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The Pecos River Encampment sign, seen here in 2021, endured wear during two years of pandemic. The sign has since been repainted.
National
Photo by Erik Tryggestad

A week without cell service, immersed in God’s word

A Texas Christian camp resumes, allowing Christian families to disconnect and focus on God and each other.

SHEFFIELD, Texas — “Why would anyone want to come here?”

It’s a question organizers of the Pecos River Encampment have heard more than once.

Kids at the encampment learn about sheep and goats from the Good Shepherd, portrayed by James Willeford, director of church relations for Herald of Truth.

Kids at the encampment learn about sheep and goats from the Good Shepherd, portrayed by James Willeford, director of church relations for Herald of Truth.

Since 1944, Christian families — physical and spiritual — have gathered along a paltry stretch of the Pecos River in the West Texas desert. They play softball in 103-degree heat, take cold showers and eat mesquite-grilled cabrito (roasted goat).

They also spend a week immersed in Scripture, united in their desire to uphold biblical truth.

“Rustic” may be the best word to describe the camp — a hodgepodge of ramshackle shacks on property just north of Interstate 10. There’s no charge to attend — just a small insurance fee. Last year the Church of Christ in nearby Iraan, Texas, took oversight of the camp, which operates on donations and the sweat of members who install plumbing, repair broken benches and maintain the facility.

After a two-year hiatus due to COVID-19, the encampment resumed this summer. About 200 people spent a week rekindling old friendships, making new friends, discussing Scripture, basking in the blessing of no cell phone service and feasting on barbecue and God’s word.

Kids squared off against adults in volleyball and softball, played in the West Texas heat. All ages made use of the camp’s giant slip-n-slide during “Water Day.” And the campers made their traditional trek up a nearby mountain for a devotional.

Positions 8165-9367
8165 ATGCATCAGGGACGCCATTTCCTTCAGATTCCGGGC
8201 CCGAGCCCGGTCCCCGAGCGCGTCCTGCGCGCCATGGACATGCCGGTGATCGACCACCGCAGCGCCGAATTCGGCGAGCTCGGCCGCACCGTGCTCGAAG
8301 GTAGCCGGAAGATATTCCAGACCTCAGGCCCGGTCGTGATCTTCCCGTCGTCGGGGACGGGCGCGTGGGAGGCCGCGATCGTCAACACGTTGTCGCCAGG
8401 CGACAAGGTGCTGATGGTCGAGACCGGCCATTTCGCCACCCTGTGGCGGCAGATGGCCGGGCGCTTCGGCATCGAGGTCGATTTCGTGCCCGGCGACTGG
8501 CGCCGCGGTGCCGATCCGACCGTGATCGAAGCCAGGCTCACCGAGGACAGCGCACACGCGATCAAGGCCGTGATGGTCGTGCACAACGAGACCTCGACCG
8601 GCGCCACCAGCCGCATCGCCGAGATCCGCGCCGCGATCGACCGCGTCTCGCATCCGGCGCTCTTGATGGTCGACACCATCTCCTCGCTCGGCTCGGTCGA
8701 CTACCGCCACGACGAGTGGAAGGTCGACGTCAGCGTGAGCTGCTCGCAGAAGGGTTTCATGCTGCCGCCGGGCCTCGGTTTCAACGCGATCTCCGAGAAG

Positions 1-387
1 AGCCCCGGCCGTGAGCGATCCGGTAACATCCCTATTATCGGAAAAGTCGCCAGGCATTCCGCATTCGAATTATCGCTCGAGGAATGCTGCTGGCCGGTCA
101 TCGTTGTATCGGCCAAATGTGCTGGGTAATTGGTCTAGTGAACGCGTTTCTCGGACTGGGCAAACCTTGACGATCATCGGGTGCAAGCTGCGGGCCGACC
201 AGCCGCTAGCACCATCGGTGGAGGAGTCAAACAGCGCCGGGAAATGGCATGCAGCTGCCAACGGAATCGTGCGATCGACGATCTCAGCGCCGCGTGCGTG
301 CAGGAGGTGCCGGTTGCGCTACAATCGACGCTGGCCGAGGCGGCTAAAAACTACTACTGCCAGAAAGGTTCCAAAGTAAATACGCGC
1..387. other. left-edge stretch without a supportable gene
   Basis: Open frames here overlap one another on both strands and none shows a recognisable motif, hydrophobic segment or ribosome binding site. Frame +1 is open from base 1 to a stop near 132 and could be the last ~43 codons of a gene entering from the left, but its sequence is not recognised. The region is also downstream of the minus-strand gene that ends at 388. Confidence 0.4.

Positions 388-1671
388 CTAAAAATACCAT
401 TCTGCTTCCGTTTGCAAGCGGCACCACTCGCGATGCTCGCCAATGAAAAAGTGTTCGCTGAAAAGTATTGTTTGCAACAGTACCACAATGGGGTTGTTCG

Speakers from across Texas discussed the “I am” statements of Jesus in the Gospel of John.



Garrett Morado grew up in Iraan and has fond memories of attending the camp. Now a student at Sunset International Bible Institute in Lubbock, he returned to preach and to serve as a counselor.

“I think the best part of it all was just being able to get away from a chaotic world and just focus on who Jesus is and what he has done for us,” Morado said. “There’s no cell service out there, and it is pretty nice to be able to step away from everything.


Related: A camp of a different culture


It is a huge blessing to be able to be surrounded by so many like-minded Christians.

“I know there was a lot of work that went into making it all possible, and it definitely paid off. I am definitely looking forward to next year.”

Sheffield, TX, USA

J. HOLMSLEY is a member of the Iraan Church of Christ in Texas. Additional reporting by Erik Tryggestad.

For more information about the Pecos River Encampment, contact the church at (432) 639-2034 or see pecosriverencampment.com.

Filed under: Christian camp Iraan Church of Christ National News Pecos River Encampment post-pandemic Sunset International Bible Institute Top Stories West Texas

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